Earned Income Tax Credit Tips for Single & Head of Household Filers

Posted by on March 26, 2015
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Earned Income Tax Credit Tips for Single & Head of Household Filers

The Earned Income Tax Credit can add a total of up to $6,044 to your tax refund!

Being a single parent is no picnic. Parenthood is a tough gig, especially when you’re on your own.

Raising a family on one source of income is enough of a headache. On top of that, you have dinner to cook, homework to help with, and sports games to attend. It’s clear, you have a lot on your plate and could use more money in your pocket.

Here’s something you must know: to lessen the financial burden of being a single parent, the IRS offers the Earned Income Tax Credit to qualifying tax filers.

Why Your Income Matters

The EITC or EIC is a refundable tax credit that is only offered to taxpayers who earn low-to-moderate income from their job or from being self-employed. That means if you don’t work, you cannot claim the credit.

In addition, once your income goes over a certain threshold, you won’t qualify to receive the tax credit.

As a single or head of household filer, the wages earned from your job, or the profits made from self-employment, cannot exceed:

  • $46,997: 3 or more qualifying children
  • $43,756: 2 qualifying children
  • $38,511: 1 qualifying child
  • $14,590: no qualifying children

If you received investment income in 2014, you can still claim the credit but the total amount earned from your investment cannot exceed $3,350.

What You’ll Receive

It’s simple: the more qualifying children you have, the more you get.

Here’s how much you can expect to receive from the EIC:

  • $6,143: 3 or more qualifying children
  • $5,460: 2 qualifying children
  • $3,305: 1 qualifying child
  • $496: no qualifying children

How to Determine if Your Child Qualifies

A child qualifies if she or he meets the tests for relationship, age, and residency as follow:

  • Relationship: either your son, daughter, foster child, adopted child, stepchild, brother, sister, half brother or sister or even step sibling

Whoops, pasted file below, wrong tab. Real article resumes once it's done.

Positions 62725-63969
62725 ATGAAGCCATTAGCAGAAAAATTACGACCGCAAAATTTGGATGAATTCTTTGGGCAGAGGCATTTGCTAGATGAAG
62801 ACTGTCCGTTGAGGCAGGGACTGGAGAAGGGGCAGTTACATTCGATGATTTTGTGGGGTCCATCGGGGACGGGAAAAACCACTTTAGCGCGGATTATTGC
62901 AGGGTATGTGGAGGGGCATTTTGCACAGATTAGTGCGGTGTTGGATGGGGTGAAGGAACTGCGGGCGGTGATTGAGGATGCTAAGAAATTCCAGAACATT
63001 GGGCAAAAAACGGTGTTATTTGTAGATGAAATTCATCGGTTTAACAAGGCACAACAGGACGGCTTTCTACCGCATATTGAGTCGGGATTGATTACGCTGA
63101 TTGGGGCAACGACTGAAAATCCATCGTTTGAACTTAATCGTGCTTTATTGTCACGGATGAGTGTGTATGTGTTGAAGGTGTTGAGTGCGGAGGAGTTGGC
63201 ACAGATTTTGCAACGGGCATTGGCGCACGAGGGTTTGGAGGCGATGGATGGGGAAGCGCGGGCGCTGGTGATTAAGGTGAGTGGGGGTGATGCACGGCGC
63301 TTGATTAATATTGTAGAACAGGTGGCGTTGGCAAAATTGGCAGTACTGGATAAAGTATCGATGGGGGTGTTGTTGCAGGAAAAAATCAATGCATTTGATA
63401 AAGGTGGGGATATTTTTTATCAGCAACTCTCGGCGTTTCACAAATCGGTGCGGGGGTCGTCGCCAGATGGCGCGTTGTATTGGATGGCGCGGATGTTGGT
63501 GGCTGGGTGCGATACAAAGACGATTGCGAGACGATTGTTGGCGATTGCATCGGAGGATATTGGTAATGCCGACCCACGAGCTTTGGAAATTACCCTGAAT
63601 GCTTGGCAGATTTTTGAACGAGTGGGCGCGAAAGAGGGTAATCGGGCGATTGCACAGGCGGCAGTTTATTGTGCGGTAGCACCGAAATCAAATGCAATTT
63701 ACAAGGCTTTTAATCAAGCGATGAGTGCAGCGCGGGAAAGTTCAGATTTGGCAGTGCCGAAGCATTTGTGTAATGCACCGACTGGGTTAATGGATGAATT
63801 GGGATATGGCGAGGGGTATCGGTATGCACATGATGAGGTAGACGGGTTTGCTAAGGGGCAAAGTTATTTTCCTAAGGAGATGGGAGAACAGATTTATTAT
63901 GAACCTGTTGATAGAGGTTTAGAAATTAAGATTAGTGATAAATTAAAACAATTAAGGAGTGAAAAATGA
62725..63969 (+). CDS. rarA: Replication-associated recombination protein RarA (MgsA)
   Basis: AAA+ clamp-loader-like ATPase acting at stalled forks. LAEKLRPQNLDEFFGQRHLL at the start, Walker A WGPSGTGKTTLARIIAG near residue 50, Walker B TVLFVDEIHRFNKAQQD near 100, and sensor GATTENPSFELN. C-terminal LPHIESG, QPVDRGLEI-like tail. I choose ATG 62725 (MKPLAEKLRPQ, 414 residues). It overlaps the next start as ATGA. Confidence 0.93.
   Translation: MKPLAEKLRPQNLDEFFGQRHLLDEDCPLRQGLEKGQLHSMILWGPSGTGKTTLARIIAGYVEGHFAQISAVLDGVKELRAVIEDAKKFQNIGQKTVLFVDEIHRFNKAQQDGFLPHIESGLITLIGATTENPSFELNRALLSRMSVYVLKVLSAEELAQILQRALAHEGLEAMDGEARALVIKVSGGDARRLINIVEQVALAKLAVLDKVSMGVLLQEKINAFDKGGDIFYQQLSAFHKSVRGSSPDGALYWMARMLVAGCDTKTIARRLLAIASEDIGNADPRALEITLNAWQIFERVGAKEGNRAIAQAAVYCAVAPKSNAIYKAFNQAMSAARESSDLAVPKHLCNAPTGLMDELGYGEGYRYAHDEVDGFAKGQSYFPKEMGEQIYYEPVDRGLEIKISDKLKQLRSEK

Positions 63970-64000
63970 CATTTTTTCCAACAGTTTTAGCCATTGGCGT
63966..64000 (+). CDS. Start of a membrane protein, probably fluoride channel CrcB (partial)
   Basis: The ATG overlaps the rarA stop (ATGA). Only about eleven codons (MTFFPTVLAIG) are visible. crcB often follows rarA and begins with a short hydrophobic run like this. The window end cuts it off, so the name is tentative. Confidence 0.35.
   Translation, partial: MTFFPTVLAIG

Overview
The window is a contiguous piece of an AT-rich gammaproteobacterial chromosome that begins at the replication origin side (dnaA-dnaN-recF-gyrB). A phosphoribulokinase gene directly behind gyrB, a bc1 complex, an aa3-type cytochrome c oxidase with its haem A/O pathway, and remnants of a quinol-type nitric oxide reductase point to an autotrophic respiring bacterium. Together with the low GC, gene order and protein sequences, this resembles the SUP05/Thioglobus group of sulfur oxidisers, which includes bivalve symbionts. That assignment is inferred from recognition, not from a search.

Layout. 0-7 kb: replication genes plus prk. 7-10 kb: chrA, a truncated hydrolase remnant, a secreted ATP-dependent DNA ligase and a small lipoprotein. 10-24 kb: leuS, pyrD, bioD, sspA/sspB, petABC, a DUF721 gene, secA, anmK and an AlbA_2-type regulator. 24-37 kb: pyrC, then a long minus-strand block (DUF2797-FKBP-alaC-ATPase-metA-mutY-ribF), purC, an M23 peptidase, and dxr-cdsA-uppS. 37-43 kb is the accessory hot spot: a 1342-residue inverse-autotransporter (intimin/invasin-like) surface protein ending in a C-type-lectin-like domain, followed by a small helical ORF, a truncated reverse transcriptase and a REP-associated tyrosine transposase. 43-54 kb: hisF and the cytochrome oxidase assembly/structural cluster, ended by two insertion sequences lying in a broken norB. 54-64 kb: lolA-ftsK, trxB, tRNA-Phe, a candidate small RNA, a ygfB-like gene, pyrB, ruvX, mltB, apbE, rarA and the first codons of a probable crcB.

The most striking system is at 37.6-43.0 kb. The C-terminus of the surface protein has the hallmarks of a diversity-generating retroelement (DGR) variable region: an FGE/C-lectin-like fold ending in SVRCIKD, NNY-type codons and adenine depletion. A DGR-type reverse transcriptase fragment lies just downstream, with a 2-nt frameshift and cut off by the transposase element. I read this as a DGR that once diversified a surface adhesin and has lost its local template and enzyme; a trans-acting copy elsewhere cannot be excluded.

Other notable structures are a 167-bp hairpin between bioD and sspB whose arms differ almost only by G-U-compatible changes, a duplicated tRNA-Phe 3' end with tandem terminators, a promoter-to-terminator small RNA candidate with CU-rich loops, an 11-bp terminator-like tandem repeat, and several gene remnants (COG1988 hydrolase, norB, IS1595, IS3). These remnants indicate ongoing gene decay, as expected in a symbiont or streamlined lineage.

• Age: 18 year of age or younger, or 23 years or younger and a full-time student (any age if he/she is permanently disabled)
  • Residency:  the child must live with you (in the US) for more than half the year

In addition to meeting the criteria above, your child can not file a joint return if they are married (unless they were filing to receive a refund).

Other tips to keep in mind when filing

If you’re ready to take advantage of this tax credit, you can create an account on RapidTax and start your 2014 tax return.

While entering your tax information, be sure to enter the correct income you earned and remember to double check your social security number and those of your dependents. It’s also very important to spell their names correctly. Misreporting information will raise a red flag to the IRS and cause delays in your refund.

If you need help or have questions while reporting your tax information, the RapidTax team is a phone call away.  Photo via Cia de Foto on Flickr 

File Your Taxes Today

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This entry was posted on at 10:37 am and is filed under Tax and Life Changes | Blog, Tax Deductions and Credits | Blog.

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